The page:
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Neighbourhoods & Landmarks GuideHoumit Souk It is the biggest city in the tourist Djerba’s paradise. Museums, colorful market near Place de Algerie and fantastically beautiful port are among the most attracting sites to visit. Do not miss an ancient village calling Guellala, where pottery has been made since the times of Romans. Ras Rmel An ideal place to enjoy the virginity of nature and wide presence of Flamingo. This peninsula is also called the Flamingo or Pirates Island. The area is safe both day and night. Djerbahood Confusing, but fantastic street art project. Unfortunately, it is located in the middle of a slightly dodgy town of Hara Sghira Er Riadh, where around appears to be the local trash dump. There are plenty of art scatters throughout the town, finding them is like going on a scavenger hunt! The area is safe, however, might seem dangerous, although it’s advised to explorer the area in groups. Borj Djillidj Located on the north side of the island, it is the most romantic place in the whole country for observing sunsets. Serene and quiet place to inspire, that are absolutely safe for tourists and locals.
Warnings & Dangers
OVERALL RISK :
Djerba island is the safest area in the country. Tourism is the primary source of income for not only the governmental budget but private as well. So, the tourists’ security is number 1 priority.
PICKPOCKETS RISK :
Pickpocketing and bag snatching are very common. Transportation hubs, markets, the coastal area, beaches, public transport are among of the top pickpocket’s destinations.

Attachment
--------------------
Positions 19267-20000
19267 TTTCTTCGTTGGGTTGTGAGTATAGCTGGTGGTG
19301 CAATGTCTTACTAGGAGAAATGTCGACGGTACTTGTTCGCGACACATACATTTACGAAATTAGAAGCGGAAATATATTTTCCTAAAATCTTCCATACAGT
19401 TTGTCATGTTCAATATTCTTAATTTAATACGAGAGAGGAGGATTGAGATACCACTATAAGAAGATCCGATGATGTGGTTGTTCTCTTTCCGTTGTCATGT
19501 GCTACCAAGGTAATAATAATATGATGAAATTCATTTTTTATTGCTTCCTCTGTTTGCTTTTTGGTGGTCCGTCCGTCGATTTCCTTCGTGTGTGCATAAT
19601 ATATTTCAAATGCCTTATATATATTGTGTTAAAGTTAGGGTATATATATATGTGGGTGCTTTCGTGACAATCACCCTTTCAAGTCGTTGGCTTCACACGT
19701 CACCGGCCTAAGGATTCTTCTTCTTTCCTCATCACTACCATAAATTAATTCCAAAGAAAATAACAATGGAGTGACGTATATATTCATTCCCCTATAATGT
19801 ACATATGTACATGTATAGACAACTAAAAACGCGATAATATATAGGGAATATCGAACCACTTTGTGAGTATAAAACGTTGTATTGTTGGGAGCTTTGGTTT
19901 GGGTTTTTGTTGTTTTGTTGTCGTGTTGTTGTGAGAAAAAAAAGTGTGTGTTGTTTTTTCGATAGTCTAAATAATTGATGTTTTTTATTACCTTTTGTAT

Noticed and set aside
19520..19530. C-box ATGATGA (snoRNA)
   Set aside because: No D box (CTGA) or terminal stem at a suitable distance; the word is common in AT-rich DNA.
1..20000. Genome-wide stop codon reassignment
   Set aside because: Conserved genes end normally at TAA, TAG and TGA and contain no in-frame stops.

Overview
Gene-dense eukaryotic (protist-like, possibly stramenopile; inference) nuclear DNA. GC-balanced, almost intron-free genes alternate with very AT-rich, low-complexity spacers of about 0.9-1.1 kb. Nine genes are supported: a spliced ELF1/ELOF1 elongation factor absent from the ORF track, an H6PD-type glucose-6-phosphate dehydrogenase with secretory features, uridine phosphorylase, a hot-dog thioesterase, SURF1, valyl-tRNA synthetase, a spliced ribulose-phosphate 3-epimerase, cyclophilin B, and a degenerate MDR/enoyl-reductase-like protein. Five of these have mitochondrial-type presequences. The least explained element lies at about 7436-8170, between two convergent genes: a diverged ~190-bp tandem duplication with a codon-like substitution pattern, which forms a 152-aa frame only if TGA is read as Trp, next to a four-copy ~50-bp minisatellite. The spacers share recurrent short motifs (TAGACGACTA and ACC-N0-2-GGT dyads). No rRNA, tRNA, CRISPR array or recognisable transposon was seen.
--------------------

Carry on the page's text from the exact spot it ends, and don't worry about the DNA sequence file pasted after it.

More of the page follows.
MUGGING RISK :
Risk of kidnapping is low in the area, but high within 50 km along the Libya border. Mugging is very rare, though there are many cases reported.
SCAMS RISK :
Unfair individuals or group of them desire to take an advantage of distracted tourists. Touts of souvenirs shops might be aggressive, so refuse politely from a purchase. Take as a general rule in Tunisia to ask the price in advance, overpriced food, beverages are common. Be careful of Henna artists in market areas. Henna might provoke an allergy in 2-3 weeks, so don’t believe, that their henna is safe.
TRANSPORT & TAXIS RISK :
Taking public buses or minibuses (“louage”) is strongly unrecommended. Bus drivers often drive at excessive speeds, have poor safety records, and do not properly maintain vehicles. Buses are usually overcrowded, and women have been harassed. Do not use a taxi that will not use the meter or claims “the meter is not working,” as these drivers will over charge unsuspecting passengers. The streetcar system, known as “Metro,” consists of five lines between downtown Tunis and nearby suburbs. Petty crime (pickpocketing, purse/phone/jewelry snatching, sexual harassment of women) is common on the Metro. Americans on official business are not authorized to use the Metro.
NATURAL DISASTERS RISK :
Even well-traveled routes are subject to blowing sands that can create hazards. Travel in the desert areas of southern Tunisia presents additional challenges. Persons driving off the major paved roads are encouraged to ensure that their vehicles are appropriate for off-road driving conditions and are equipped with appropriate spares/supplies (water, food). Groups should generally travel in multiple vehicles. Desert regions are subject to extreme temperatures, from sub-freezing evenings in the winter to dangerously hot days in the summer. In addition, many areas in the southern desert regions have little or no cellular telephone service.
TERRORISM RISK :
The possibility of terrorist attacks in Tunisia has a moderate probability, however, you should watch out for suspicious activity. Terrorism is a threat throughout the world.
WOMEN TRAVELERS RISK :
Sexual assaults do occur occasionally. The risks of being harassed are high in all types of public transport.